A tradition-starter: Sweet Potato Fridge Rolls

A tradition-starter: Sweet Potato Fridge Rolls

Every time I make a dinner roll, part of me is chasing the recipe that’s lost forever.

If my aunt Carol is the queen of banana bread, my grandma Jan was the duchess of the dinner roll. Everyone knew it, and just like AC’s specialty was always the only one of its kind circulating in our family, grandma Jan’s rolls were uncontested. No point in trying to rival her.

While it was great to let those highly anticpated, golden-brown puffy, roundish squares of bready perfection shine brightly in their own light at every meal we shared as a family, the proceeding generations neglected to learn that recipe and instead pursued other baking prowess. Not intentional, but sometimes things slip through the cracks.

Now my mother, aunt and myself regret not preserving and turning that recipe into a passed-down family tradition at gatherings, holidays and on our own week-night dinner tables (my grandmother, the source of my bread obsession, passed away two years ago – two months before her 100th birthday).

These rolls I’m sharing with you today might actually be my answer to the above problem. They’re that good. Plus, I could sit and stare at them for hours.

Get out your army of baking sheets, create happiness and maybe start a tradition in your family – these rolls not only glow like the setting sun (thanks to the sweet potatoes), they have, as my self-proclaimed dinner roll expert daughter puts it: “all the qualities of a perfect dinner roll, with a hint of sweetness.”

Don’t let the yams deter you, either, if you’ve got picky eaters or veggie haters at your table. I was a bit hesitant because sweet potatoes don’t get lots of love in my house (except from me), but between taste-testings, drive-by nibbling and our actual dinner, there were only a few left the next day out of the large batch the below recipe yields.

Big plus: this dough can be made the day before and left in the fridge overnight, as these rolls are made using a cold rise. They’re not fast to make over all, but two-step process helps and the rolls speak for  themselves (read: hero of the holiday dinner).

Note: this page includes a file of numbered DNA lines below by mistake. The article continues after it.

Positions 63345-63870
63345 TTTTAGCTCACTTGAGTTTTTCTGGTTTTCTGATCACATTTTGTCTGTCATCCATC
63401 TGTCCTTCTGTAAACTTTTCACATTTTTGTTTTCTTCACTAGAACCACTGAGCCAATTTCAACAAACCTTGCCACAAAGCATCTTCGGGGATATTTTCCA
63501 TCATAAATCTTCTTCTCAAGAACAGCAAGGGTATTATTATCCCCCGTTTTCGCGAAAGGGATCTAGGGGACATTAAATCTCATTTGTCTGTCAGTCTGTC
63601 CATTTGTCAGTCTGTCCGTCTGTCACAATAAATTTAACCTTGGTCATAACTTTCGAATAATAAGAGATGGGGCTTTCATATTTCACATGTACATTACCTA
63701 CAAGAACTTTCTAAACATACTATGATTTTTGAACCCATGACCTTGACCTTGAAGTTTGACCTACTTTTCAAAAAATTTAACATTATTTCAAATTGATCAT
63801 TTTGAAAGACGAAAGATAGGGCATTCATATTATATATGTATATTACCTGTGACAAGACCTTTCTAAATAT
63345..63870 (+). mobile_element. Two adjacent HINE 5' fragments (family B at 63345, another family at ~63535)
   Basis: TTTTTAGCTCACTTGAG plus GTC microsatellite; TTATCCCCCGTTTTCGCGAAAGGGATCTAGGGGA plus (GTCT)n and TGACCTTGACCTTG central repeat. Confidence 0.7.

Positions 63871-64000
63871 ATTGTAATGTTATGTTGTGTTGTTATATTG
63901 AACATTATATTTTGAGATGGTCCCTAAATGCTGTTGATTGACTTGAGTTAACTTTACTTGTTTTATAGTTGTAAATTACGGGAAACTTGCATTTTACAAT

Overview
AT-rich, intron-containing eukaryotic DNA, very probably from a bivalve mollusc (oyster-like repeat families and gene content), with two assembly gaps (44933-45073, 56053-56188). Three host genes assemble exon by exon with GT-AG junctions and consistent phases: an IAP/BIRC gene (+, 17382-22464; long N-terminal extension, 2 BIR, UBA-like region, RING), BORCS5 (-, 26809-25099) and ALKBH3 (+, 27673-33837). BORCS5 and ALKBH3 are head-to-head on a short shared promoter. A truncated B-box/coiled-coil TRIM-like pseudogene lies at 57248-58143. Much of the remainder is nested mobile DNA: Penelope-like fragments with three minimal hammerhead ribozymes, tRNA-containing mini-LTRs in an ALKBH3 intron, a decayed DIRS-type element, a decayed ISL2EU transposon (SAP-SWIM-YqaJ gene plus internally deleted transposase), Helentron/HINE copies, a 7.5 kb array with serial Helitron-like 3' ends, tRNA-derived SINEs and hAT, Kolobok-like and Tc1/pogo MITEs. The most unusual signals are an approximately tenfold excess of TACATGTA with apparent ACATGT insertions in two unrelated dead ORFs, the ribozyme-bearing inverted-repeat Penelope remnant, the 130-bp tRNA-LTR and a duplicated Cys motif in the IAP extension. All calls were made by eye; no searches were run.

To note: When rolling out dough, don’t let it warm up, or you’ll have a hard time keeping it circular when trasferring onto the baking sheets. Also, cut your circles from the outside edge of the dough, working in, and drag cutter out slightly after it cuts through the dough to separate from rest of dough.

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Sweet Potato Fridge Rolls

Approx dough prep: 40 minutes Rise time: overnight or 8 hours Roll and cut: 10 minutes Bake: 12-15 minutes Yield: 3 dozen


3/4 cup plus 3 TBSP butter, melted
1 cup milk
3/4 cup plus 1 tsp sugar
2 1/2 tsp salt, divided
2 envelopes active dry yeast
1/2 cup warm water (115° F)
2 large eggs
2 cups cooked, mashed sweet potatoes (2 large)
1/2 cup cold water
6-7 cups all-purpose flour


1. Heat 3/4 cup butter and milk in a medium saucepan over medium heat until just under the boiling point. Stir in 3/4 cup sugar and 2 tsp salt until dissolved. Cool completely.

2. Clean, pierce and microwave potatoes until done, scoop out of skins into a small bowl. Mash with a fork.

3. Dissolve yeast and 1 tsp sugar in 1/2 cup warm water. Let stand (proof) about 10 minutes or until foamy.

4. Combine potatoes, eggs and 1/2 tsp salt in a large bowl (or stand mixer), beat at medium speed until smooth. Beat in 1/2 cup cold water

5. Add yeast mixture and cooled milk mixture to potato mixture, beat on low speed until combined (or stir by hand).

6. Add 3 cups flour gradually, beat at medium speed until smooth.

7. Hand-stir in remaining flour until a soft-but-sticky dough forms.

8. Spray a large bowl with nonstick spray, place dough in it and cover with plastic wrap. Refrigerate 8 hours or overnight.

9.  Remove dough from refrigerator and turn out onto a lightly floured surface. Roll dough out to 1/2″ thickness. Cut with a 2 1/2″ round cookie or biscuit cutter and place on lightly greased baking sheets 1/4″ apart. Brush with melted butter, fold in half and press in the center of resulting semi-circle to seal.

10. Let rolls rise in a warm place (85-90° F) until rolls double in size (1-2 hours)

11.  Preheat oven to 400° F. Bake rolls 12-15 minutes or until edges are golden brown. Serve warm or cool on wire rack and store.

Recipe Source: My Recipes

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  1. Yenta Mary says:

    Gorgeous! Absolutely gorgeous! People don’t realize how vital these food traditions are. Neither of my grandmothers left recipes – one left a few scribbled notes about ingredients, nothing more. And now their specialties, the foods they nourished and nurtured their families with, are lost. My father is almost 85, and still his face lights up when he talks about his mother’s bread pudding – it was made in a loaf pan, just white bread with a custard. He’d slice it and spread it with jam. I have tried valiantly, but cannot replicate it. It doesn’t cook properly for me in the deep loaf pan, and I can’t approach the taste memory. Such a loss. Good thing you’re working to avoid this same deficit for your own family!